Minister's Post, Fri Sep 30

Dear Ones,

Join our Journey Groups in October to discuss PRAYING. This is a term that we often associate with more conservative forms or religiosity -- but I hope we can get over our reactivity. I myself have a wholly naturalistic view of what prayer is. As Christine Robinson and Alicia Hawkins write in our October issue of "On the Journey":
To refuse to consider a possibly helpful concept because it is not scientific is to take an unnecessarily literalist approach to life. After all, most adults enjoy the Santa myth and talk about it with the children in their lives. That myth helps us put words and story to the joy of giving and the excitement of waiting. It doesn't have to be true to be useful. Prayer is similar, an activity that has considerable value and satisfaction, however it works.
It's a helpful practice to pause and orient our hearts in the direction that we want them to be oriented.

Yours in the faith we share,

Join a Journey Group: http://cucwp.org/journey-groups

I.C.Y.M.I. (In Case You Missed It)

The Sep 25 Service, Rev. Patience Stoddard, "Moving Gracefully Through Change"

The Sep 18 Service, "The Improvisational Self"

SPIRITUAL PRACTICE: Ecopiritual: Rare, Precious Fluke

It’s time again for our Ecospiritual practice for this month – brought to you by Community UU’s Environmental Practices Social Justice Team: Rare, Precious Fluke.

Of all the species that have ever lived, 99.9 percent are extinct. There have been five mass extinctions. The first was 444 million years ago. The most recent was 66 million years ago – that’s the one that wiped out the dinosaurs. In each of these, the Earth lost at least 75% of her species. The most devastating, the Permian extinction – the middle one, 251 million years ago -- claimed 96% of all species then extant. The survivors repopulated the Earth, their descendants branching into new and different lifeforms.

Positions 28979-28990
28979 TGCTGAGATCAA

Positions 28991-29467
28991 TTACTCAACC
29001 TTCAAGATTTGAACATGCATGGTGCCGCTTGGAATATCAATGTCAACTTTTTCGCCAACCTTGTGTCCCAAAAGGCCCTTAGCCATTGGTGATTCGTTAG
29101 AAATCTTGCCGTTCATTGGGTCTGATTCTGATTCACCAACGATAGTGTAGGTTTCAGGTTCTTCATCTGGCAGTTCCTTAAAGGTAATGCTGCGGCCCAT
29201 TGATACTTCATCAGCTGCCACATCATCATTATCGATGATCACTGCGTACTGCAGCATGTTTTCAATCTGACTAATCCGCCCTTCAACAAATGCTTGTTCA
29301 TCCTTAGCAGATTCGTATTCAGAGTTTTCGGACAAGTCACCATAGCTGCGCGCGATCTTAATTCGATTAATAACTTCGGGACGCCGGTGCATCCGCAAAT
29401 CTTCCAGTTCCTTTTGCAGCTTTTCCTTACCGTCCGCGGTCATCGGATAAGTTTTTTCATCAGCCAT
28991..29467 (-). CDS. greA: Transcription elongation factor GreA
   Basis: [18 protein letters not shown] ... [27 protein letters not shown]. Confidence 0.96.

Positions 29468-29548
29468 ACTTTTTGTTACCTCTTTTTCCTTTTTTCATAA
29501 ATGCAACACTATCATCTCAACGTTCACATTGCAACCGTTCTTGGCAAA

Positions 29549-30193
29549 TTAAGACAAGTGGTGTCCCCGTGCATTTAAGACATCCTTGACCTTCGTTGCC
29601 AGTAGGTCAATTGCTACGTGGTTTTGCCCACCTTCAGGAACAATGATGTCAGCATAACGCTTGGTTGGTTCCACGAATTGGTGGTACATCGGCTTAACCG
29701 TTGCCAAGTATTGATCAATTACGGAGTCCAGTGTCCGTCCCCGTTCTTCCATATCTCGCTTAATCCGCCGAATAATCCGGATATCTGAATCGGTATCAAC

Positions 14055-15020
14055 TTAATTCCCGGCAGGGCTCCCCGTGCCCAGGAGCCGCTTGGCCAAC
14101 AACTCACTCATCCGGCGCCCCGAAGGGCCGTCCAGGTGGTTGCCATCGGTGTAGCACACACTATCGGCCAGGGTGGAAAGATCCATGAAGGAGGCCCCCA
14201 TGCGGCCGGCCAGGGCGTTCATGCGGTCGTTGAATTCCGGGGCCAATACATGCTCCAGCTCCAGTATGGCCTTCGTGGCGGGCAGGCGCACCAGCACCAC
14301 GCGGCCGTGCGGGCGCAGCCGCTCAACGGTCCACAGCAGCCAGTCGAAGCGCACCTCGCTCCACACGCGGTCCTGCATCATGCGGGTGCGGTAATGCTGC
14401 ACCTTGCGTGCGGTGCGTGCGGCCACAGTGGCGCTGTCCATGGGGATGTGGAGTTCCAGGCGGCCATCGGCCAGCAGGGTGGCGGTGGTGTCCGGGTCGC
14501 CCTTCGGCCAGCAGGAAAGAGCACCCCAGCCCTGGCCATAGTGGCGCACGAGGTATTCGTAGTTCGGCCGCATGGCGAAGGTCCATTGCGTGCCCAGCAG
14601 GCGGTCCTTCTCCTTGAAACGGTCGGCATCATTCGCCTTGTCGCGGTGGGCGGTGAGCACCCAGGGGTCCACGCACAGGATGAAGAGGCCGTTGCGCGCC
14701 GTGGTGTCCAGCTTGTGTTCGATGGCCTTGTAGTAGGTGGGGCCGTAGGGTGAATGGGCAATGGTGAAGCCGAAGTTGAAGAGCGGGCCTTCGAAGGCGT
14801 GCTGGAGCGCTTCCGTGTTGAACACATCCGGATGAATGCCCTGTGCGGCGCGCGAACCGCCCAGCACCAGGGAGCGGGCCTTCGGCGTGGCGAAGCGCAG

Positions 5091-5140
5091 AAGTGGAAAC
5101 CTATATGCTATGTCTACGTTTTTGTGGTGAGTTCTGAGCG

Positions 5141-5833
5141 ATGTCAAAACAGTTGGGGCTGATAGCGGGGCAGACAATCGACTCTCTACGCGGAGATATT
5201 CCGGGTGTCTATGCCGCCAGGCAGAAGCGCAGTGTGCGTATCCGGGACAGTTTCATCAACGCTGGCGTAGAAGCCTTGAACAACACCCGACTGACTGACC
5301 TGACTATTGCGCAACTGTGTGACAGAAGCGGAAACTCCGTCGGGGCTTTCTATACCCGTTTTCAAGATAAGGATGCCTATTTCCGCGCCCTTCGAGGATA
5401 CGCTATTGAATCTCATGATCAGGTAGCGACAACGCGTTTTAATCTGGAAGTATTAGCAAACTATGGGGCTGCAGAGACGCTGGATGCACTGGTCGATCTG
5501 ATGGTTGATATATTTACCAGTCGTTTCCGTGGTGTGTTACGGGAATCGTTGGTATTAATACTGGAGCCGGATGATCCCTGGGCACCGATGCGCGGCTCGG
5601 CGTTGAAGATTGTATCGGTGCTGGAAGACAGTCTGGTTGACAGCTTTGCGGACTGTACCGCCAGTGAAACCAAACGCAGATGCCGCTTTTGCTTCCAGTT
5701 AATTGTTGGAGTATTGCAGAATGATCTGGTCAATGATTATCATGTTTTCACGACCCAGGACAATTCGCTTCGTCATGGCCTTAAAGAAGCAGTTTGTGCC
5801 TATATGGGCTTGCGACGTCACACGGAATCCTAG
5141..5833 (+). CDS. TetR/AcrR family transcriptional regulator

That evolution produced primates is a huge fluke. It’s even more improbable that one of them would be an ape about five or six feet tall with armpits, musical instruments, bad jokes, and all the rest that makes us the species we are. We’ve produced written language, painted masterpieces, solved quadratic equations, and built skyscrapers, Kew gardens, and the internet. We ask ourselves the deep questions of philosophy and religion and wrestle with alternative answers. We’ve ventured into space and looked back at our home in awe. We humans are rare and precious. Yet every species emerged from the tangled thicket of evolutionary history going back to the beginnings of life. They too are rare and precious.

Ecospiritual practices for this month include an exercise to honor your uniqueness, an invitation to observe endangered species day, and a journaling prompt for reflection on paths and possibilities.

For the details on these, as well as group activities for your Ecospiritual group, see the full post: "Rare, Precious Fluke."

Here it is, your...
#129: The Dualistic Idea

We think and talk in dualisms: good and bad, is and is not, home and away.

These dualisms are necessary. They are also false. The challenge is to use them while also seeing through them.

Owl came to Raven for a private meeting and asked, "Is there something pure and clear underneath everything?"
Raven said, "You can say that."
Owl said, "Isn't it a dualistic idea? I thought Buddhism is a religion of oneness.":
Raven croaked and then said, "Show me your essential purity and clarity."
Owl said, "I was just asking a question about Buddhism."
Raven said, "Don't neglect your religion of oneness."
First comes inferring what must be underneath.
Or believing what somebody else inferred.
And maybe that's enough,
And maybe not. Maybe you want to see it more directly --
Though what "directly" is, or "see," you don't know.

Legends say that once you see it
You'll see it's not underneath,
but immediately presents.
You never were looking at anything else,
Legends say.
Case adapted from Robert Aitken; introduction and verse by Meredith Garmon

No comments:

Post a Comment